Tue
09
May

Author shares about the CCC in northeast Iowa


Author Linda McCann spoke about her latest book, “The Civilian Conservation Corps in Northeast Iowa,” at the McGregor Public Library on May 2. Featured in the discussion was McGregor’s connection to the CCC. (Photo by Audrey Posten)

By Audrey Posten, North Iowa Times Editor

Author Linda McCann, best known for her “Lost Towns” book series that details communities that disappeared along the Cedar River, spoke at the McGregor Public Library on May 2, sharing details from her latest book, “The Civilian Conservation Corps in Northeast Iowa.”

“I started focusing on the counties along the Cedar River, but sometimes other things catch my attention,” said the author, who began writing after taking an interest in genealogy. “Every one of my off-topics came about because I realized young people didn’t know about these things.”

Tue
09
May

MFL MarMac retiring staff recognized


At its regular meeting May 8, the MFL MarMac School Board recognized four staff members who will retire at the end of the school year. Pictured (left to right) are superintendent Dale Crozier; retiring teachers Roberta Hass (second grade), Doug Martin (agriculture), Jonelle Kann (middle school special education and Title 1 reading) and Deb Reicks (kindergarten); and school board president Gina Roys. (Photos by Audrey Posten)

Members of the MFL MarMac School Board were also recognized. Pictured (front, left to right) are Jonathon Moser, Tonya Meyer, Collin Stubbs, Gina Roys (president), Sharon Greener (vice president); (back) Joshua Grau and superintendent Dale Crozier. Not pictured is Brian Meyer.

By Audrey Posten, North Iowa Times

At its regular meeting May 8, the MFL MarMac School Board recognized four staff members who will retire at the end of the school year. Those retiring include second grade teacher Roberta Hass, agriculture teacher Doug Martin, kindergarten teacher Deb Reicks and Jonelle Kann, who teaches special education and Title 1 reading at the middle school. Between the four, they have over 120 years of teaching experience, said superintendent Dale Crozier.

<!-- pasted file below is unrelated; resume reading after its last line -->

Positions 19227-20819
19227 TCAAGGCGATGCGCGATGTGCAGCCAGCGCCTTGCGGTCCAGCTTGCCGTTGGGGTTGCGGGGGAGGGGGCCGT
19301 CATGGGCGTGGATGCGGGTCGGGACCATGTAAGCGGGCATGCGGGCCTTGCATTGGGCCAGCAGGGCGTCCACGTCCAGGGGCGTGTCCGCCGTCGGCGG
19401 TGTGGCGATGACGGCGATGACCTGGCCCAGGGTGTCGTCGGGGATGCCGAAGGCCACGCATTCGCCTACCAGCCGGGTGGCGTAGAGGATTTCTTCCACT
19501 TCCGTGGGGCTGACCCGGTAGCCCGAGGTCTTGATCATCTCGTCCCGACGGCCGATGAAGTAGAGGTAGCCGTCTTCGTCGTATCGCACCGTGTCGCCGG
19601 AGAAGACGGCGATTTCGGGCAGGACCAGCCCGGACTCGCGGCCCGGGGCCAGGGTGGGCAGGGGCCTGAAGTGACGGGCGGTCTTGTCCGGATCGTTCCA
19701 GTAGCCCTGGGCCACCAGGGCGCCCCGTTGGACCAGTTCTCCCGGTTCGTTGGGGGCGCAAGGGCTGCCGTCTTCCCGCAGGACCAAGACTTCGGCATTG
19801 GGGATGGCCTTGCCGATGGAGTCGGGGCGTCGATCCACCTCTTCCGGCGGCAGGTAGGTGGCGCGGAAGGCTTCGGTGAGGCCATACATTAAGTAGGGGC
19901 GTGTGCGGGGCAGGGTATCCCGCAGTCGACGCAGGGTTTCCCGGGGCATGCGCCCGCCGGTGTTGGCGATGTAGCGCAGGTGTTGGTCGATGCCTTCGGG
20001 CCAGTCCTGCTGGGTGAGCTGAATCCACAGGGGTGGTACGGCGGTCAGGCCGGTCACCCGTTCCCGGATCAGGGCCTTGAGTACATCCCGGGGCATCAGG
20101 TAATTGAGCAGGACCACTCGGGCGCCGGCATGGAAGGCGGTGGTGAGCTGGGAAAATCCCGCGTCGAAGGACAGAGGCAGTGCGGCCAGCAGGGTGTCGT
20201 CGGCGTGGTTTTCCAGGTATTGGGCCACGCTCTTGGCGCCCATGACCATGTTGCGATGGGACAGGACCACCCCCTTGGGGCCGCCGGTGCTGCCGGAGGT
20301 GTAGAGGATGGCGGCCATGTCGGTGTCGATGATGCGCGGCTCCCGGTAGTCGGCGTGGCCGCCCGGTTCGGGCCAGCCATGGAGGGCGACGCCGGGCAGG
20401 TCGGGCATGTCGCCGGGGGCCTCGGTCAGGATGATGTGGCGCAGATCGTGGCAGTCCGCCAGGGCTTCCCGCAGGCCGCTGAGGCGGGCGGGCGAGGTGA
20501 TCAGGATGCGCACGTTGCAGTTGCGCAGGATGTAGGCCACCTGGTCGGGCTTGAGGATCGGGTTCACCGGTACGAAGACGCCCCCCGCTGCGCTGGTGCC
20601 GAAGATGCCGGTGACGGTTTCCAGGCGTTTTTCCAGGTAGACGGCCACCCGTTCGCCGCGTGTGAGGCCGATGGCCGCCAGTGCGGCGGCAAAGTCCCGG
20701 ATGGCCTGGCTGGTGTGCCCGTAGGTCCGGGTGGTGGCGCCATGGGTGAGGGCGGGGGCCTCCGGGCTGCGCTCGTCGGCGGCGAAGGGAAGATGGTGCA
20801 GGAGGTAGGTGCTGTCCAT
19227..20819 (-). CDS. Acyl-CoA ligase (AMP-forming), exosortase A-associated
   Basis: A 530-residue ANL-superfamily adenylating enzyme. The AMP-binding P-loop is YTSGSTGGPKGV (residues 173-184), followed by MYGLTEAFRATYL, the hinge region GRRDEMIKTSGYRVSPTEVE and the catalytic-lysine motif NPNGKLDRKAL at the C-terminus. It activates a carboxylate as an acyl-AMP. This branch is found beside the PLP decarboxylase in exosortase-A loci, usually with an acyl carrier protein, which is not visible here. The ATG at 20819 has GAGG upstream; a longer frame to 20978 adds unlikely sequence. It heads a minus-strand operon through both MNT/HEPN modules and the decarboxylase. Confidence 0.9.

Also recognized at the meeting was the MFL MarMac School Board, which includes Gina Roys (president), Sharon Greener (vice president), Jonathon Moser, Joshua Grau, Tonya Meyer, Brian Meyer and Collin Stubbs.

Tue
02
May

Family Dentistry Associates of Monona relishing new office’s space, technology


Dr. Mark Fohey and the staff at Family Dentistry Associates of Monona began welcoming patients at their new office, located at 602 Tower St., in early April. At 5,000 square feet, the office is two and a half times the size of the previous location on Franklin Street. (Photos by Audrey Posten)

With the additional square footage, the number of treatment rooms increased from three to eight, five of which are currently equipped. Other additions include basement space for storage and an employee lounge. Both the front desk area and the waiting room offer more space.

Family Dentistry Associates of Monona will celebrate the opening of the new office with an open house on Saturday, June 3, from 1-4 p.m.

By Audrey Posten, North Iowa Times Editor

Family Dentistry Associates of Monona has been a fixture in the community for over 30 years. Dr. Steven Kurth opened the office at 101 Franklin St. in 1985, and was joined by Dr. Mark Fohey, who later purchased the business. Over the years, Fohey has been joined by Dr. Christi Larson and his own daughter, Dr. Jessica Wilke, as well as an experienced, attentive staff. Together, they’ve provided patients with a range of general and cosmetic dentistry services. There was just one problem: they were running out of space.

“There were only three treatment rooms and there was no basement for storage,” explained Fohey of the 1,800-square-foot building. “We’d been there a long time.”

Tue
02
May

May Breakfast marks its 100th anniversary


The Monona Methodist Church’s 100th annual May Breakfast will be held Saturday, May 6, from 6:30 to 9:30 a.m. (Submitted photos)

The May Breakfast was originally held the first day of May, but in 1985 was moved to the first Saturday. The menu includes scrambled and poached eggs; Kermit sausages; homemade sweet rolls, muffins and bread; applesauce; juice; milk and coffee.

By Audrey Posten, North Iowa Times Editor

The weather’s growing warmer, flowers are blooming, farmers are working in the fields—all tell tale signs that May has finally arrived in Monona. The surest sign of all, however, is the Methodist Church’s annual May Breakfast. Originally held the first day of May, it’s now served the first Saturday of May. This year’s breakfast will take place at Living Faith UMC, in Monona, on Saturday, May 6, from 6:30 to 9:30 a.m., marking the event’s 100th anniversary.

“The May Breakfast started 100 years ago as a fundraiser for the Congregational Church,” shared organizer Ila Benzing. “The first breakfast was held in the parsonage. For the next five years, it was in the houses of the members. They could serve whatever they wanted.”